I was planning on just posting a few pictures to Instagram of a beautiful sweater that my grandmother knit. Then I started Googling and found out so much fascinating information that I just had to write a post about it.
My grandmother was a fantastic knitter and total perfectionist. I remember her ripping out rows and rows to fix the tension of a single stitch. For her it was all about the challenge — figuring out how to make something new and different.
This was one of her later sweaters and a lifetime of honing her craft shines in all of the tiny details. Look at those cast on edges and seams! I could never imagine getting stitches this clean.
I started searching for info about colorwork techniques and patterns and found a fascinating YouTube series about the history of Norwegian knitting design from Arne & Carlos.
As with most needlework, all of the images are symbolic of cultural traditions or shifts; the materials are reflective of socioeconomic status and local tradition; and the design is based on the eventual use. For example, stranded knitting developed as a defense against frigid weather — by floating the yarns, you end up with a warmer, double layer of wool.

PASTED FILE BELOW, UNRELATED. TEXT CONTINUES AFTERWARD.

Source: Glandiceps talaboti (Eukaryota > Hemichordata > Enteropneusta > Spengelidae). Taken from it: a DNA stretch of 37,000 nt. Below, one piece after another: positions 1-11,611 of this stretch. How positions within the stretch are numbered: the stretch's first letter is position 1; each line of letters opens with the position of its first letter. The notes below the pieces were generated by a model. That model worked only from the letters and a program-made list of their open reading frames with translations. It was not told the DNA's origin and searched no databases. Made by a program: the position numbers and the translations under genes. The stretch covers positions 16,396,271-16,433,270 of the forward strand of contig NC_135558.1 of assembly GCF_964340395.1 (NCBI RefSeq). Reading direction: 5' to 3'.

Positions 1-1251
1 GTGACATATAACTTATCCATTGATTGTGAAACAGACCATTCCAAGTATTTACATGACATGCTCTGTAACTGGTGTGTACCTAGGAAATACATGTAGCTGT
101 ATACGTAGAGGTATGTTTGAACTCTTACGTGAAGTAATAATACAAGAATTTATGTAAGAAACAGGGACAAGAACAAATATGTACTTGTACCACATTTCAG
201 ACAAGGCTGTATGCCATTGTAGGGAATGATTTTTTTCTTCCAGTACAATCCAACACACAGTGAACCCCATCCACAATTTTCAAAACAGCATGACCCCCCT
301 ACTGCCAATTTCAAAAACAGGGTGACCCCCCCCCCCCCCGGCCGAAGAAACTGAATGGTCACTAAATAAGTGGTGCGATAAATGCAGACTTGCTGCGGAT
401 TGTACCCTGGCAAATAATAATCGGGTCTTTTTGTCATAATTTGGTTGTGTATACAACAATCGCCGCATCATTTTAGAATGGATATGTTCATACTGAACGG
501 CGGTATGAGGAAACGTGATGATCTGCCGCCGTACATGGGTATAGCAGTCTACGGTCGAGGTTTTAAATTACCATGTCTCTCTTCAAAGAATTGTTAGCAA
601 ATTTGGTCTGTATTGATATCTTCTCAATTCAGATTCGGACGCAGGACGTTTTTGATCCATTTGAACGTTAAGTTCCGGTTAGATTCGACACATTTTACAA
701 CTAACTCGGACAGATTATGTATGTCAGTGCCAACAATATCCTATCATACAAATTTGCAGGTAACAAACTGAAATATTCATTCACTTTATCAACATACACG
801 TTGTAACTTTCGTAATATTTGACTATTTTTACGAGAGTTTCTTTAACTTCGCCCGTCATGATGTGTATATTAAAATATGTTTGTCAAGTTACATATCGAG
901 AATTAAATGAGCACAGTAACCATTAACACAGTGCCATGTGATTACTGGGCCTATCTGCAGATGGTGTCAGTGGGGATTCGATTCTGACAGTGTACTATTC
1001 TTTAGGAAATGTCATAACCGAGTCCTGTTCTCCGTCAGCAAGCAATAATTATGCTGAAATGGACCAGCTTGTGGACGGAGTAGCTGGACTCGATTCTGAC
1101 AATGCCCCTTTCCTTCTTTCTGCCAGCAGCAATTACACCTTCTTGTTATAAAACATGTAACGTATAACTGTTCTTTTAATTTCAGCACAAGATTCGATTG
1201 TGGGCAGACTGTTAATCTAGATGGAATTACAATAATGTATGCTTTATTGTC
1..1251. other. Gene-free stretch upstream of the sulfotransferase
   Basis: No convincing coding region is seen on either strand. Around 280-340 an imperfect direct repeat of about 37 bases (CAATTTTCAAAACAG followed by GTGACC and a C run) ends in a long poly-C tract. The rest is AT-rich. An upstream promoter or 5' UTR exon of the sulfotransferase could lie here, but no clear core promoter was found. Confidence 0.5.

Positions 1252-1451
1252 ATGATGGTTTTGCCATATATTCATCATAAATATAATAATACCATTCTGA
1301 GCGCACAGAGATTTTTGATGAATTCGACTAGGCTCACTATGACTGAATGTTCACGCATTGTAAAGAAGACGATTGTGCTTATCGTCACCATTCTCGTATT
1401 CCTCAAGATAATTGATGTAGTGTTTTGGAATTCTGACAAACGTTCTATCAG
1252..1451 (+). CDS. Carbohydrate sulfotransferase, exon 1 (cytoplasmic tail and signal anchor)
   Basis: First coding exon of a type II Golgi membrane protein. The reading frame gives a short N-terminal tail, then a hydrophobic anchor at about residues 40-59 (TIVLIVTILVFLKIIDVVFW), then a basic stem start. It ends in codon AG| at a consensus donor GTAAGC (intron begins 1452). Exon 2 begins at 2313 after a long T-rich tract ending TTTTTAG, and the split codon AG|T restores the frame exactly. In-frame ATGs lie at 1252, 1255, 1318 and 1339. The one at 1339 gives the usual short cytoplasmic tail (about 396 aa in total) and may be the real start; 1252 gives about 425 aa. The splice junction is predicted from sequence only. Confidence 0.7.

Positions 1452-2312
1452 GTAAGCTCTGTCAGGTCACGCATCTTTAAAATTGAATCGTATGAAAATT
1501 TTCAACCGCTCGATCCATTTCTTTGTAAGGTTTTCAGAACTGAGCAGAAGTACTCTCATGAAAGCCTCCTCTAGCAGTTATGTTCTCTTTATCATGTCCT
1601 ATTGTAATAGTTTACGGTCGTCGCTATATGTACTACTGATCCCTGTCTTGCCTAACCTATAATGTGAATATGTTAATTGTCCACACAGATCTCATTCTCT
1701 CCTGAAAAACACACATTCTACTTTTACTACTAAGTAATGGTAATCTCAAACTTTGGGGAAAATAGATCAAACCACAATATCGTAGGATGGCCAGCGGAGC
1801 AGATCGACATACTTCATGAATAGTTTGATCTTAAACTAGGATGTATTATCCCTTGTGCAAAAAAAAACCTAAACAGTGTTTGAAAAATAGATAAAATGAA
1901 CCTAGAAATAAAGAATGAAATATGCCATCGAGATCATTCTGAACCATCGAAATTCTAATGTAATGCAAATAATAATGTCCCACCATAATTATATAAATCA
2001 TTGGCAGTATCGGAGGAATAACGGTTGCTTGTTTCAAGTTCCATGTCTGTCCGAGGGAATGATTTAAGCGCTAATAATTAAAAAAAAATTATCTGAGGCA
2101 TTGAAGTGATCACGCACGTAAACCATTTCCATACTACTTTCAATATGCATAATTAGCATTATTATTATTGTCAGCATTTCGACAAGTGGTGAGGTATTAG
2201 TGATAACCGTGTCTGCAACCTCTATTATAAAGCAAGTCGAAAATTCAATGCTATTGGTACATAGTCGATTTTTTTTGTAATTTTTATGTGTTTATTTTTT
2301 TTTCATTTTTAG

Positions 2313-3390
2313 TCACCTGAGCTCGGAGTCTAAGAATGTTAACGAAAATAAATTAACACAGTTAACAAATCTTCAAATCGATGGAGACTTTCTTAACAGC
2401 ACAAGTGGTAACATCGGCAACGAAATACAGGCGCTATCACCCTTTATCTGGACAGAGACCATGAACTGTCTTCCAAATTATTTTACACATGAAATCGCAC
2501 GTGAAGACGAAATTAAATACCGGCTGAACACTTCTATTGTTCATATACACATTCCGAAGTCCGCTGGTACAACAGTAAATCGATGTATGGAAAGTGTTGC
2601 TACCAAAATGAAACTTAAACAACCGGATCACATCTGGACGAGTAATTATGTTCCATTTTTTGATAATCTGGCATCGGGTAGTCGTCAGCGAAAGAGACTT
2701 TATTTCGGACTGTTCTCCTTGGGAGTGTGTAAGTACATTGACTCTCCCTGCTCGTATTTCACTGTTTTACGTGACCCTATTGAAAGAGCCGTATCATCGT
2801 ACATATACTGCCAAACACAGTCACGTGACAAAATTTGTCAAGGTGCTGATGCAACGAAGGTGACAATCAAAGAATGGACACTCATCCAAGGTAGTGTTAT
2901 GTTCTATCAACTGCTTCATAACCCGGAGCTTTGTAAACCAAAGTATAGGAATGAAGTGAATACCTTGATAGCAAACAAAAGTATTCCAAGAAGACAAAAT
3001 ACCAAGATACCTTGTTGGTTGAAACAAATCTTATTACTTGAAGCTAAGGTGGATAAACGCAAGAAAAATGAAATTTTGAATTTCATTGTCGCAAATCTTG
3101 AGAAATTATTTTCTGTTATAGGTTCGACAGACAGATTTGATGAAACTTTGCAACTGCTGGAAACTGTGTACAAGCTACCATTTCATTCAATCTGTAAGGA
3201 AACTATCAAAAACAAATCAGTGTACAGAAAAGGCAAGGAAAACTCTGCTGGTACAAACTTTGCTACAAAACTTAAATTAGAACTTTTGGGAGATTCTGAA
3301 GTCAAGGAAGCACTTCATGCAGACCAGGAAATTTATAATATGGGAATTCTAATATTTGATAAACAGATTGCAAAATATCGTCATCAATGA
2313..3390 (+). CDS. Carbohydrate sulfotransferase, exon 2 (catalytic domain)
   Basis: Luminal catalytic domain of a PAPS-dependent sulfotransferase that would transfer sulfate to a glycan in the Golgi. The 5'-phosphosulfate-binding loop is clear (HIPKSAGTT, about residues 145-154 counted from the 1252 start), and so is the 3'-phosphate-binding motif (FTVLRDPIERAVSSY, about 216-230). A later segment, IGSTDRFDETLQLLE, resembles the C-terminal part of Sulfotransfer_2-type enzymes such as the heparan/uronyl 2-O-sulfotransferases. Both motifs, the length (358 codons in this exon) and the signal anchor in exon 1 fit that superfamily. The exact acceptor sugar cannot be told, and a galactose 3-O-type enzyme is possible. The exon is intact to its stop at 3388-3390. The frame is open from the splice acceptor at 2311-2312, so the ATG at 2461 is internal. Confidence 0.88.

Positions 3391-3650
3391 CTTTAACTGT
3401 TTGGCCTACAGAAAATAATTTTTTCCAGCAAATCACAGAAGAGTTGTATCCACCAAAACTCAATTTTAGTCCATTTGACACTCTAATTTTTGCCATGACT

I couldn’t find out any anthropological details about this specific design, except that it was the official sweater for the 1994 Lillehammer Olympics!
If you want to make it yourself, here is the full PDF of the sweater pattern, as well as patterns for the mittens, hat, and socks! You could knit an entire Norwegian set :) A few hundred brave souls have knit this pattern over the years, which you can see over on Ravelry.
Pattern: Dalegarn 1994 Lillehammer
This was also apparently sold as a machine-knit sweater — I’m assuming as Olympic village merch? I found a few in Etsy vintage stores for $150-275.
I’m now inspired to cast on a new sweater project ❄️🧶🎿